The streetcar route was down Herschel (double track) through Fairfax, left on the grassy side of San Juan/Grand, over the bridge and into the landscaped median of Grand. The trolley turned right onto Baltic, running alongside the road to Cortez Park. The line was built by the Ortega Company as the 'Ortega Traction Company,' then sold to The Jacksonville Traction Company. In 1918, the Duval Traction Company extended the route from Cortez Park, running alongside Manitou to Ortega Boulevard/Allegheny then east alongside Albemarle to Black Point, site of the US Army's Camp Johnston. Car's to and from the camp ran nonstop from downtown for a .25 cent fare.
Note the walk-over seat handles on top of the seat backs, along the aisles. NOTE TO JTA: "trolley seats" in Jacksonville were not all glorified wooden park benches, we had two dominant varieties cane-back (which gave a soft rattan like comfort) and over stuffed velvet (the qualities of which we haven't seen since December 1936). We also operated 10 LOUNGE CARS! Try that one with a city bus today!
Note the little trolley wheel and pole has a small chain or cord attached which is used for lowering or raising the pole to or from the wire.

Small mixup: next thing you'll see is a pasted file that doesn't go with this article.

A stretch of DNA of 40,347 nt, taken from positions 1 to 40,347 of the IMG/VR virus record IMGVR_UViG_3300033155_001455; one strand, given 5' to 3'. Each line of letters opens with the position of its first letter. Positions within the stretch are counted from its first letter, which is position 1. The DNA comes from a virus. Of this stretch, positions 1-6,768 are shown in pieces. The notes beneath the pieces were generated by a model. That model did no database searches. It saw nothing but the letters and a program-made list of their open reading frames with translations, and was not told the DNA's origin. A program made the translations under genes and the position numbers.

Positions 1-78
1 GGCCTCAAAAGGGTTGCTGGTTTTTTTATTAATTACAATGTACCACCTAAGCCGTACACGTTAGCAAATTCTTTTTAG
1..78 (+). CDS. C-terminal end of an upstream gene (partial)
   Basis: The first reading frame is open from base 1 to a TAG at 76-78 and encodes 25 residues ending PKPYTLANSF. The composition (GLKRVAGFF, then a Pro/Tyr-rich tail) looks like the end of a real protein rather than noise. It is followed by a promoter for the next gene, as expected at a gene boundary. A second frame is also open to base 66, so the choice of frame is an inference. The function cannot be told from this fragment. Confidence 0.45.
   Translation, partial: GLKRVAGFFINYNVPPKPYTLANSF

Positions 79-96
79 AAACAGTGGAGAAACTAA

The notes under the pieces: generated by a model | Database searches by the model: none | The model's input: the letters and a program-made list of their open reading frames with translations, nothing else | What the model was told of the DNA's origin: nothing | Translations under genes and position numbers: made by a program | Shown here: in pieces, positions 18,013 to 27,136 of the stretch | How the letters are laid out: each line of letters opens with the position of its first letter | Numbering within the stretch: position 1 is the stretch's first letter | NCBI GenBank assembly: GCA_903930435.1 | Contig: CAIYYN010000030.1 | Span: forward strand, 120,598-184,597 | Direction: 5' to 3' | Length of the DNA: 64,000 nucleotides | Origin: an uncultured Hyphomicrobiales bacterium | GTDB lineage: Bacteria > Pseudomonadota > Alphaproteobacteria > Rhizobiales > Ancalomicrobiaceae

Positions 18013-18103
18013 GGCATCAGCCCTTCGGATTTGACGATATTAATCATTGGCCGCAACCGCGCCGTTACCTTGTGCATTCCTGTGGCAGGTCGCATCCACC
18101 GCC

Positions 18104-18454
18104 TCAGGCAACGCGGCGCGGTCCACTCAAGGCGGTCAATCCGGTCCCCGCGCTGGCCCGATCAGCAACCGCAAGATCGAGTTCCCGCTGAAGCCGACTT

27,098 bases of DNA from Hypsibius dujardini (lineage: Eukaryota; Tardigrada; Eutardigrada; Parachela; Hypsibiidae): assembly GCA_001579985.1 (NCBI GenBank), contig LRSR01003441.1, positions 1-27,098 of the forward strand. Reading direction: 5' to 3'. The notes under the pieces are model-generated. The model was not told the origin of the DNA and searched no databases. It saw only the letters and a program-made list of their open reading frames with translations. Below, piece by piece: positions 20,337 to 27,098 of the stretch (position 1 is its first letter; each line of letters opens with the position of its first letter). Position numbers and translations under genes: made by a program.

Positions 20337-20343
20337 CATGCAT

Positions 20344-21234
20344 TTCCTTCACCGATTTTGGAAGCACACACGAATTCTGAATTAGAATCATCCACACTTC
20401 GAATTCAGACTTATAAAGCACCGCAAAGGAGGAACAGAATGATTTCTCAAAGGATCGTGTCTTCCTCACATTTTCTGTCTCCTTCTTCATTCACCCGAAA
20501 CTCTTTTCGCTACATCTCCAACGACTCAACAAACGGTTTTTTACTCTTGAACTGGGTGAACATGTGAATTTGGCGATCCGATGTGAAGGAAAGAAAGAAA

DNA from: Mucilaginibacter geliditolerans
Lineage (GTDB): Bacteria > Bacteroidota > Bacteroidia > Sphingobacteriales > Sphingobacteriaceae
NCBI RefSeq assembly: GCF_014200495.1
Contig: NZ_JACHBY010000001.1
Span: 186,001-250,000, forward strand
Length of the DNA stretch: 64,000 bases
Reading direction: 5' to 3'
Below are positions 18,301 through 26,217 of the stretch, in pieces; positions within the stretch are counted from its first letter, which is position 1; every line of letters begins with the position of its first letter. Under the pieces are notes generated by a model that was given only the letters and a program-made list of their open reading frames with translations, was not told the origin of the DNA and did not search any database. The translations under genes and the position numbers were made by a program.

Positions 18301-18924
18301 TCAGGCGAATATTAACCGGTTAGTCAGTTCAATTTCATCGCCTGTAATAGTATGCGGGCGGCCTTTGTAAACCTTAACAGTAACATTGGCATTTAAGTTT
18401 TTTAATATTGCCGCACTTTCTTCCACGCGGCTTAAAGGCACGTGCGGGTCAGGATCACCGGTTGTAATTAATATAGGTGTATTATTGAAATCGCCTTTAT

Here is the typical controller,( much more lovely then a plastic PCT steering wheel) which also serves as a type of key to the car.
At any time in the history of the routes, the streetcar's did NOT need to be turned around. Streetcars had 'walk-over seats,' the brass handles along the aisle allowed the motorman or conductor to walk through the car and flip the seat back's to face the other way. The car's themselves were double ended, and the operators controller served as a sort of 'key'. At the end of a route the operator stopped the car, pulled out his controller handle, opened the doors and got out. Walking to the rear of the car (based on the direction they were moving when they stopped) he would pull on a cord that lowered the trolley pole and locked it in the down position with a simple hook device. He then walked to the other end of the car, grabbed the cord, unhooked the pole on that end and raised it to the wire. Lastly, he rebounded and inserted the controller at the other end of the car, ready to roll. Total elapsed time? Maybe 2 minutes.
About the village? Having spent my early years toddling along the sidewalks in Ortega Village, I can recall what had to be the coolest toy store - window display I ever saw. I don't really recall if it WAS a toy store or a shop that carried a lot of unusual toys, but they had incredible displays of stamped tin, mechanical toys, roller coasters, Ferris wheels, and race tracks. The little wind up accessories zipped up, down and around for the benefit of potential customers! I just remember these toys, which I believe were mostly German imports, had lots of painted on detail and bright colors. Does anyone else recall this place?